New York State Department of Health Recognizes Older Americans Month In May By Highlighting Programs and Initiatives That Reinforce New York’s Commitment to Promoting Healthy Aging for All New Yorkers

New York's Master Plan for Aging, Age-Friendly Health Systems, and Prevention Agenda Emphasize Health Across One's Entire Lifespan

ALBANY, N.Y. (May 10, 2024) – The New York State Department of Health is recognizing May as Older Americans Month by celebrating the accomplishments and contributions older New Yorkers make to enrich the State and highlighting programs that promote healthy aging for all.

"With heartfelt appreciation, the Department celebrates the decades of hard work older New Yorkers have invested in the State, and continue to contribute in myriad ways," State Health Commissioner Dr. James McDonald said. "Our commitment to ensuring New York is supportive, accessible, and livable for older residents is unwavering and we will continue to support policies and initiatives that are responsive to the needs of older New Yorkers."

New York State Office for the Aging Director Greg Olsen said,"New York is home to more than 4.6 million older adults who contribute extensively to the state of New York. Their economic, social and intellectual contributions to family, friends, community and economy are well documented. In partnership with many state and local government agencies and thousands of community-based organizations, we strive to improve the ability of all older adults and their families to continue to contribute, and to provide access to a variety of services and supports to help them age in place. Through multi-sector initiatives, a more comprehensive and seamless system of care is achievable. During the month of May, and every other month, we recognize and thank older New Yorkers for their incredible contributions."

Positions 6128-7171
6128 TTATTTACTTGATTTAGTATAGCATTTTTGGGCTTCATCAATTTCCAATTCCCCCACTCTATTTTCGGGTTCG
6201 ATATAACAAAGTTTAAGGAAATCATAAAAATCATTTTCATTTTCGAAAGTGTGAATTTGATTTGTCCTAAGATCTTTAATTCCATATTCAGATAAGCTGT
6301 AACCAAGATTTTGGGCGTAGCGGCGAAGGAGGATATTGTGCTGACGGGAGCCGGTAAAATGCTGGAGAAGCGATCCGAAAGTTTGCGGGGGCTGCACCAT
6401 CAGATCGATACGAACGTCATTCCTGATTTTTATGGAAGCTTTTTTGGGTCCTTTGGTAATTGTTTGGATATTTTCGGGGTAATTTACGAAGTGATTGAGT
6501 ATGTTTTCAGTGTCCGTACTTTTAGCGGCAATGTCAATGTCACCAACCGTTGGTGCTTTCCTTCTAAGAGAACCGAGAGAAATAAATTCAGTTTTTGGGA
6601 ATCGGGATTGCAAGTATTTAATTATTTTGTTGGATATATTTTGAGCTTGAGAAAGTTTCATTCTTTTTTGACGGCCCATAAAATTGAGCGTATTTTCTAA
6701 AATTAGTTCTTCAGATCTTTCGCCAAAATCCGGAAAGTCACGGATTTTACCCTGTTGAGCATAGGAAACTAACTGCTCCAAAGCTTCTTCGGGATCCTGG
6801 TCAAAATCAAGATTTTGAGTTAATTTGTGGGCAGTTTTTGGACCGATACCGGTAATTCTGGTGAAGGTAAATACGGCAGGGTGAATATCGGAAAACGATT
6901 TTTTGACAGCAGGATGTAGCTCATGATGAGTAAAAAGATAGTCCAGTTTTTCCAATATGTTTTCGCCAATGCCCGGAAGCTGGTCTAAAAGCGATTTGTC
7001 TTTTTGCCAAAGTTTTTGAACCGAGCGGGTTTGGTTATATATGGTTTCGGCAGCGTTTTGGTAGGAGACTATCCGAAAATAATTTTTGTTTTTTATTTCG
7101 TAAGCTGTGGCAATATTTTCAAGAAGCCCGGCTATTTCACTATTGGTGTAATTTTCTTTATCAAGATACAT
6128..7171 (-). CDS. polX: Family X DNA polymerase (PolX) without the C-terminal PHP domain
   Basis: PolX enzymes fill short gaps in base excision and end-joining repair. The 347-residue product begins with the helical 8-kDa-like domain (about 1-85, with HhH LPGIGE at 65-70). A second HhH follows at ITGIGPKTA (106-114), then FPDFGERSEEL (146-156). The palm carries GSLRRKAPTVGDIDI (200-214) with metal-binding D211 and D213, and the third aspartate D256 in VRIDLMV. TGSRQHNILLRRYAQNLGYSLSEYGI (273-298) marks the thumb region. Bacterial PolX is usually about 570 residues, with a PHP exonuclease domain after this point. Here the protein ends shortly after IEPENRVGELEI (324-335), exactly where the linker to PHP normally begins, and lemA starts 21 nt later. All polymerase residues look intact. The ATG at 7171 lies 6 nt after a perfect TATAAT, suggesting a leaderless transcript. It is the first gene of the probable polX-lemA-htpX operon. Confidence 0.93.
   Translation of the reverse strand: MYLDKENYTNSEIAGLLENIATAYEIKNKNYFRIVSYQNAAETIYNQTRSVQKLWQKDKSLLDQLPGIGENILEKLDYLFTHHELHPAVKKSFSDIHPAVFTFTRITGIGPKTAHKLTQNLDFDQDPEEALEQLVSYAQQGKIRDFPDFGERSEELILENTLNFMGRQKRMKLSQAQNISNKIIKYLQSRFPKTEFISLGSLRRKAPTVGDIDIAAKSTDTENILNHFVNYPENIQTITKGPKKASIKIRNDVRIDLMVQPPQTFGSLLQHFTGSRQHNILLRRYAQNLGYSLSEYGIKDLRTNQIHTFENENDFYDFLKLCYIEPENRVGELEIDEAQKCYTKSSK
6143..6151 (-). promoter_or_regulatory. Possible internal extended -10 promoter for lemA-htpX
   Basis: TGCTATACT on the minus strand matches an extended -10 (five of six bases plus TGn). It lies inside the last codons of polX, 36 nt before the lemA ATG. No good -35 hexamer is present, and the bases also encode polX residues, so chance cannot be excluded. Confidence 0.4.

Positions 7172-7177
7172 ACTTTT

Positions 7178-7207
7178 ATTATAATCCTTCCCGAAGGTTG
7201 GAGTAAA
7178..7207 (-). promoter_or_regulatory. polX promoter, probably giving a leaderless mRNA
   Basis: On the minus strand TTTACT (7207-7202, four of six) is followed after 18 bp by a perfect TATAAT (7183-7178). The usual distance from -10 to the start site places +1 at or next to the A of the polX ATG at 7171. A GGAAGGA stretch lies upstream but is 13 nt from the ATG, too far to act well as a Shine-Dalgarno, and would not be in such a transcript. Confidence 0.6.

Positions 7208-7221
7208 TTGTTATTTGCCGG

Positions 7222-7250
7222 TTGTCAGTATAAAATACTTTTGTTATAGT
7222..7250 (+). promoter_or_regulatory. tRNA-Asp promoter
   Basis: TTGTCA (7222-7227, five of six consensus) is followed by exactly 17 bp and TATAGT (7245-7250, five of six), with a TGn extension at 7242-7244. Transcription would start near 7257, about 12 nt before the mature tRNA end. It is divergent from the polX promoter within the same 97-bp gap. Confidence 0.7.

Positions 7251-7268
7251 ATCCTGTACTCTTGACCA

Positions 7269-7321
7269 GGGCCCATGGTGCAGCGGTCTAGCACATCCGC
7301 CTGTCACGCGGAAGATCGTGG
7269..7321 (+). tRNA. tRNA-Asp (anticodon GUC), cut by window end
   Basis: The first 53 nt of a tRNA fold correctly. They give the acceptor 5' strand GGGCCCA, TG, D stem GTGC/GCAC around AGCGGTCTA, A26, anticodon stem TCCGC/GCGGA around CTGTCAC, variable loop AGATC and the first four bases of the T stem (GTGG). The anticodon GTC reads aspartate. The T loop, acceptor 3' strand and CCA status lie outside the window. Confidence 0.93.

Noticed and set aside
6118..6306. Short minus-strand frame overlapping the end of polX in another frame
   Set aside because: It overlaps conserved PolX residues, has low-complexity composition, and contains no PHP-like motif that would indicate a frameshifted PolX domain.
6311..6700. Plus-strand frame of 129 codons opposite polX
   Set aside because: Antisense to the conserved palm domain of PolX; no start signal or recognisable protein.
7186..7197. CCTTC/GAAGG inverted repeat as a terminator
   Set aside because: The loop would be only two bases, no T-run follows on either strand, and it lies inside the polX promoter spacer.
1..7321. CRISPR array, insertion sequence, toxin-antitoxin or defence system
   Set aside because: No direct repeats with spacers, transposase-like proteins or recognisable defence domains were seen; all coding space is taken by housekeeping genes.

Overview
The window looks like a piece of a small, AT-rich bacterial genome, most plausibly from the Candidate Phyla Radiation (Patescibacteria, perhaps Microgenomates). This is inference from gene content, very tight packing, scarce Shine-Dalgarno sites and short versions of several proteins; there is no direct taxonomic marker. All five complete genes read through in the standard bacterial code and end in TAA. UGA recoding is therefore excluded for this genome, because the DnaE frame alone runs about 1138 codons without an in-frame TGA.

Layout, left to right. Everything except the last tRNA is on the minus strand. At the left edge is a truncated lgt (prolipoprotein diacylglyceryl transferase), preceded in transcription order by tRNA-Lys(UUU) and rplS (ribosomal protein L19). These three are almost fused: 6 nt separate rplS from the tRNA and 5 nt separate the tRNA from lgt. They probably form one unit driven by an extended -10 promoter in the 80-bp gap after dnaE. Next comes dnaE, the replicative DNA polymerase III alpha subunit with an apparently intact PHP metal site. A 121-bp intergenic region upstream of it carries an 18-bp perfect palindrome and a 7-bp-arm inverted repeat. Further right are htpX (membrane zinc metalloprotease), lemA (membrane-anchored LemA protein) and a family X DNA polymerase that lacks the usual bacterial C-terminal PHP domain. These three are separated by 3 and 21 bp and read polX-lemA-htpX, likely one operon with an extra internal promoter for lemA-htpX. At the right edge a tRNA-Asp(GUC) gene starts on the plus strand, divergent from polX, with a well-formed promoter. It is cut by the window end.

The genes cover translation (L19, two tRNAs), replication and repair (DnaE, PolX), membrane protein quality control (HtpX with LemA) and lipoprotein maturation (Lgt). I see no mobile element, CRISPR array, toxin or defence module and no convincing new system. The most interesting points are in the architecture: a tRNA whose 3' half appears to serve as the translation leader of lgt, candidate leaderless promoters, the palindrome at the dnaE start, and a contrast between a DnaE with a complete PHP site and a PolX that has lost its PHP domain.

The State ranks fourth in the nation for those aged 60 and older, and by 2030, that number is expected to reach 5.3 million, adding substantial economic, social and cultural value to communities around New York.

To ensure older New Yorkers can continue to be fully engaged and involved in their communities, there are several programs and initiatives that reinforce the State's commitment to creating and sustaining age-friendly health systems:

  • Master Plan for Aging (MPA). This groundbreaking blueprint is bringing together the expertise of roughly 20 state agencies, with input from stakeholders and experts from the around the State who have been working to identify and develop age-friendly initiatives and draft new proposals for consideration. The MPA will address economic security, caregiving, health and wellness, community and home-based services, housing, and long-term care and supports. This evolving roadmap of strategies will focus on ensuring older adults and individuals of all ages can live healthy, fulfilling lives while aging with dignity and independence over the next decade. Throughout Older Americans Month, representatives from the MPA leadership team will participate in a series of engagements to solicit additional public feedback as work continues on refining a set of proposals to address the needs of older New Yorkers.